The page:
1902 Encyclopedia > Sir Ralph Abercromby

Sir Ralph Abercromby
Scottish general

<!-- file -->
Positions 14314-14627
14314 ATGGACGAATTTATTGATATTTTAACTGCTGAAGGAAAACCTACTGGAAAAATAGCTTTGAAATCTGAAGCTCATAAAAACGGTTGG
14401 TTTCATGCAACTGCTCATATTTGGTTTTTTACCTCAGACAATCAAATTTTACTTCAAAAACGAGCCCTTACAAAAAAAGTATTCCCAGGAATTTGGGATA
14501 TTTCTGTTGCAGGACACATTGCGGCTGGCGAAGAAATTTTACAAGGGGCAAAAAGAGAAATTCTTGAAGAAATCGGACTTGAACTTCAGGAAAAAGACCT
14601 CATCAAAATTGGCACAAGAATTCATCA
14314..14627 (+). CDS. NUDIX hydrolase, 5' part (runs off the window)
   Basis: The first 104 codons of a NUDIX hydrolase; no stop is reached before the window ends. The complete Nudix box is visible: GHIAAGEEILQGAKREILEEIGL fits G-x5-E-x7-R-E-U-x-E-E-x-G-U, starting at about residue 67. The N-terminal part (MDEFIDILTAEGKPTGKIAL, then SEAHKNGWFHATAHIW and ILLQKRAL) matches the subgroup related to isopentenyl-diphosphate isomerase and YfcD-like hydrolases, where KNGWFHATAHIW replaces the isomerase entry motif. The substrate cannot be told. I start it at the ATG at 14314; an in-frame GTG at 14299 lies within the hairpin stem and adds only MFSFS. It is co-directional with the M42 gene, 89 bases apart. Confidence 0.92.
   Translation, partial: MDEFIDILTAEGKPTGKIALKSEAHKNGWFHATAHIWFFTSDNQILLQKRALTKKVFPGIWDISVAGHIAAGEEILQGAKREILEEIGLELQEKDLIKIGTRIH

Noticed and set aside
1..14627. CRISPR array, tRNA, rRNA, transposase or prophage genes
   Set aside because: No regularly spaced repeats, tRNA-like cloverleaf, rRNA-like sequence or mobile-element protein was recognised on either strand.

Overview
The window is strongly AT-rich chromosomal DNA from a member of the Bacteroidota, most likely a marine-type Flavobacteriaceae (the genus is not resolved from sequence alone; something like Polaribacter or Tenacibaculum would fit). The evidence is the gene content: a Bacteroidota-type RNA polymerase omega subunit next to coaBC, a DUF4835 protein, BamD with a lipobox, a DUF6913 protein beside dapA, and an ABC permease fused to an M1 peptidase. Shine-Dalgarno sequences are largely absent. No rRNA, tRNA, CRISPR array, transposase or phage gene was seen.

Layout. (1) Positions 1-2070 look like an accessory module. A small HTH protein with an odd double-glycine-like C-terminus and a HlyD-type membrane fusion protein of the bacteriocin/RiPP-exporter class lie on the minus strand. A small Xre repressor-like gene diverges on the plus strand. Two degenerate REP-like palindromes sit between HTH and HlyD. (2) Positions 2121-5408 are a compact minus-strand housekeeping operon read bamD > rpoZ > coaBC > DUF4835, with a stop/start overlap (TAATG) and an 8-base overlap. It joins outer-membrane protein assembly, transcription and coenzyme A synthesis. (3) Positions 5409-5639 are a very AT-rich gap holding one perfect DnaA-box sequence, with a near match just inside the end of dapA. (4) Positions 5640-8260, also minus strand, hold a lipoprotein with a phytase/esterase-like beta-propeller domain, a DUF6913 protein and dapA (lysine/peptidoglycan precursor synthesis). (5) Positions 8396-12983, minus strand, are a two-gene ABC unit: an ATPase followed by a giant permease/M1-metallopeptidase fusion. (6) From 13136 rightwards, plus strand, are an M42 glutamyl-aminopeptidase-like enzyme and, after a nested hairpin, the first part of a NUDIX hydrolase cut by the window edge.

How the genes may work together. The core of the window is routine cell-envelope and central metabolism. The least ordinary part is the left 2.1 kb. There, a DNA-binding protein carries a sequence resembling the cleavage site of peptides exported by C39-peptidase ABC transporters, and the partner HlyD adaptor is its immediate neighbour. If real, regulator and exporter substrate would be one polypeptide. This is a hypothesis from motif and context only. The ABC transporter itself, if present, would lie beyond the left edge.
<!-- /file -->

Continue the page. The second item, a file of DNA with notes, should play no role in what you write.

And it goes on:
SIR RALPH ABERCROMBY, K.B., Lieutenant-General in the British army, was the eldest son of George Aber-cromby of Tullibody, Clackmannanshire, and was born in October 1734. After passing some time at an excellent school at Alloa, he went to Rugby, and in 1752-53 he attended classes in Edinburgh University. In 1754 he was sent to Leipsic to study civil law, with a view to his pro-ceeding to the Scotch bar, of which it is worthy of notice that both his grandfather and his father lived to be the oldest members. On returning from the Continent he expressed a strong preference for the military profession, and a cornet's commission was accordingly obtained for him (March 1756) in the 3d Dragoon Guards. He rose through the intermediate gradations to the rank of lieu-tenant-colonel of the regiment (1773), and in 1781 he became colonel of the 103d infantry. When that regiment was disbanded in 1783 he retired upon half-pay. That up to this time he had scarcely been engaged in active service, was owing mainly to his disapproval of the policy of the Government, and especially to his sympathies with the American colonists in their struggles for independence; and his retirement is no doubt to be ascribed to similar feelings. But on France declaring war against England in 1793, he hastened to resume his professional duties; and, being esteemed one of the ablest and most intrepid officers in the whole British forces, he was ajipointed to the command of a brigade under the Duke of York, for service in Holland. He commanded the advanced guard in the action on the heights of Cateau, and was wounded at Nimeguen. The duty fell to him of protecting the British army in its disastrous retreat out of Holland, in the winter of 1794-5. In 1795 he received the honour of knighthood, the Order of the Bath being conferred on him in acknowledgment of his services. The same year he was appointed to succeed Sir Charles Grey, as commander-in-chief of the British forces in the West Indies. In 1796, Grenada was suddenly attacked and taken by a detach-ment of the army under his orders. He afterwards obtained possession of the settlements of Demerara and Essequibo, in South America, and of the islands of St Lucia, St Vincent, and Trinidad. He returned in 1797 to Europe, and, in reward for his important services, was appointed to the command of the regiment of Scots Greys, intrusted with the governments of the Isle of Wight, Fort George, and Fort Augustus, and raised to the rank of lieu-tenant-general. He held, in 1797-8, the chief command of the forces in Ireland. There he laboured to maintain the discipline of the army, to suppress the rising rebellion, and to protect the people from military oppression, with a 3are worthy alike of a great general and an enlightened and beneficent statesman. When he was appointed to the command in Ireland, an invasion of that country by the French was confidently anticipated by the English Government. He used his utmost efforts to restore the discipline of an army that was utterly disorganised ; and, as a first step, he anxiously endeavoured to protect the people, by re-establishing the supremacy of the civil power, and not allowing the military to be called out, except when it was indispensably necessary for the enforcement of the law and the maintenance of order. Finding that he received no adequate suppiort from the head of the Irish Govern-ment, and that all his efforts were opposed and thwarted by those who presided in the councils of Ireland, he resigned the command. His departure from Ireland was deeply lamented by the reflecting portion of the people, and was speedily followed by those disastrous results which he had anticipated, and which he so ardently desired and had so wisely endeavoured to i^revent. After holding for a short period the office of Commander-in-Chief in Scotland, Sir Ralph, when the enterprise against Holland was resolved upon in 1799, was again called to command under the Duke of York. The difficulties of the ground, the incle-mency of the season, unavoidable delays, the disorderly movements of the Russians, and the timid duplicity of the Dutch, defeated the objects of that expedition. But it was confessed by the Dutch, the French, and the British alike, that even victory the most decisive could not have more conspicuously proved the talents of this distin-guished officer. His country applauded the choice, when, in 1801, he was sent with an army to dispossess the French of Egypt. His experience in Holland and the West Indies particularly fitted him for this new command, as was proved by his carrying his army in health, in spirits, and with the requisite supplies, in spite of very great diffi-culties, to the destined scene of action. The debarkation of the troops at Aboukir, in the face of an opposing force, is justly ranked among the most daring and brilliant exploits of the English army. A battle in the neighbour-hood of Alexandria (March 21, 1801) was the sequel of this successful landing, and it was Sir R. Abercromby's fate to fall in the moment of victory. He was struck by a spent ball, which could not be extracted, and died seven days after" the battle. The Duke of York paid a just tribute to the great soldier's memory in the general order issued on the occasion of his death :—" His steady observ-ance of discipline, his ever-watchful attention to the health and wants of his troops, the persevering and un-conquerable spirit which marked his military career, the splendour of his actions in the field, and the heroism of his death, are worthy the imitation of all who desire, like him, a life of heroism and a death of glory." By a vote of the House of Commons, a monument was erected in honour of Sir Ralph Abercromby in St Paul's Cathedral. His widow was created a peeress, and a pension of £2000 a year was settled on her and her two successors in the title. It may be mentioned that Abercromby was returned, after a keen contest, as member of Parliament for his native county of Clackmannanshire in 1773 ; but a parlia-mentary life had no attractions for him, and he did not seek re-election. A memoir of the later years of his life (1793-1801), by his son, Lord Dunfermline, was published in 1861.